Indian Journal of Psychological Medicine
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Year : 2020  |  Volume : 42  |  Issue : 2  |  Page : 155-161

Neurocognitive profile in Indian individuals genetically at risk of schizophrenia

1 Department of Psychiatry, NRSMC, Kolkata, West Bengal, India
2 Department of Psychiatry, JNMC, Belgaum, Karnataka, India
3 Department of Health and FW, Govt of W.B, Kolkata, West Bengal, India

Correspondence Address:
Dr. Sunny Chattopadhyay
K-19, Kestopur Road, Block-2, Teachers' Housing Society, Burdwan 713 104, Bardhaman, West Bengal
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Source of Support: None, Conflict of Interest: None

DOI: 10.4103/IJPSYM.IJPSYM_243_19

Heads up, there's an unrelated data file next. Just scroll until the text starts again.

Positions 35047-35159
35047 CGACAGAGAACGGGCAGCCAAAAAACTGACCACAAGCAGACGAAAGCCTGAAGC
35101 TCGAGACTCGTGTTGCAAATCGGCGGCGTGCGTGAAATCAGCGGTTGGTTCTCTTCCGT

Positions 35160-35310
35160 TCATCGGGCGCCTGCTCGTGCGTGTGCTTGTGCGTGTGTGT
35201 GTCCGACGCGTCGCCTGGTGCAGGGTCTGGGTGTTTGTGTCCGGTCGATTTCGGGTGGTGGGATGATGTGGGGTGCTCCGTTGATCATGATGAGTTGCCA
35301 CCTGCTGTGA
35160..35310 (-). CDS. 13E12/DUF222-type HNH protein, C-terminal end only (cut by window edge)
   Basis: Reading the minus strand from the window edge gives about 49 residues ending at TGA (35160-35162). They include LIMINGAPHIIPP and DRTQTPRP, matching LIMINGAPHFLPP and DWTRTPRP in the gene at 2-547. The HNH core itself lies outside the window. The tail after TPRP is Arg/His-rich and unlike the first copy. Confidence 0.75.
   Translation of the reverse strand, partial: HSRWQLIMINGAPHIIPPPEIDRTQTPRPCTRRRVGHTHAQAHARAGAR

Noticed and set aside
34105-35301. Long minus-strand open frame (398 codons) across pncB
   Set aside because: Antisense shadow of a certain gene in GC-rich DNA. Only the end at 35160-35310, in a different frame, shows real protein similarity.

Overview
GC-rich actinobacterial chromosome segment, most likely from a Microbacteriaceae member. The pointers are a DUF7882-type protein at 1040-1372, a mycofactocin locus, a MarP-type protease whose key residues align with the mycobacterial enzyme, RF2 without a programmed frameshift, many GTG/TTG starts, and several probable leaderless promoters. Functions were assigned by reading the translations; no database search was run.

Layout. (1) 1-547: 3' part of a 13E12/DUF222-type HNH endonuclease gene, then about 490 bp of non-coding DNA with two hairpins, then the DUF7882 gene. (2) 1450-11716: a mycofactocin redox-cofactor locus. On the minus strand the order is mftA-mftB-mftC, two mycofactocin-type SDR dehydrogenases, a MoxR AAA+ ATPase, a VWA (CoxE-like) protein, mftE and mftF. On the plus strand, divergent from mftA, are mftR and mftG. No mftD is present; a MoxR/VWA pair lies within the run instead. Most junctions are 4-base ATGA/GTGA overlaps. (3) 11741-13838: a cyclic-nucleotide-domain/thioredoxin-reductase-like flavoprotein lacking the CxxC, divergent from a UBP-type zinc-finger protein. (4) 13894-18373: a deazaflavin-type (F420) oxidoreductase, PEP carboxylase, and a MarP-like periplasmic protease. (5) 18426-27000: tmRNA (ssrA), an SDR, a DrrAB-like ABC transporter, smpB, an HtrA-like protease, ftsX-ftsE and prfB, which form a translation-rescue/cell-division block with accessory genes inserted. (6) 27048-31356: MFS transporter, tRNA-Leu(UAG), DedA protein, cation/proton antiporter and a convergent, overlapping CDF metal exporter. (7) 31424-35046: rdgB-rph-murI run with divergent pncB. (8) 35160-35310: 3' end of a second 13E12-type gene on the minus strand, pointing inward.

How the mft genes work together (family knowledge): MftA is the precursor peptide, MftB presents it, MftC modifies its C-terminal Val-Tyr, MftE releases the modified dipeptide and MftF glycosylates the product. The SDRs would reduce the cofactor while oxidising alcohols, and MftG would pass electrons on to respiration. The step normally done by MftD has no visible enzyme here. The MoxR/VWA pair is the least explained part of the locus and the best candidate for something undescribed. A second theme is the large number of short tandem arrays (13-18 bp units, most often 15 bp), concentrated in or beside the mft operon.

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Background: Cognitive deficits have been noted in patients of schizophrenia in remission, as well as in first-degree relatives. This study aims to evaluate the neurocognitive performance in unaffected first-degree relatives of patients of schizophrenia in comparison with healthy controls, as well as patients of schizophrenia in remission. Methods: It was a 1-year case-control study by purposive sampling. Patients with a diagnosis of schizophrenia, first-degree relatives of patients of schizophrenia, and controls from nongenetic relatives of patients were recruited as per inclusion and exclusion criteria. Samples were matched for age and educational status. The General Health Questionnaire 28 (GHQ-28) screened them and they were checked for remission by Positive and Negative Syndrome Scale (PANSS) and then subjected to various instruments for assessment of neurocognition, standardized for the Indian population. To remove the effect of symptoms as confounding factors, PANSS score of <3 for each individual item was set as the criterion for remission. Intelligence quotient (IQ) was screened in all participants to exclude mental retardation. Statistical analysis used was the analysis of variance (ANOVA) with post hoc Fisher's least significant difference (LSD). Results: Significant neurocognitive impairments were detected in the patients and first-degree relatives when compared with the control subjects. The most common impairment in the patient group was in speed of processing, and among unaffected first-degree relatives, it was in the working memory. Conclusion: Indian individuals genetically at risk of schizophrenia showed significant neurocognitive impairments in all domains compared with controls.

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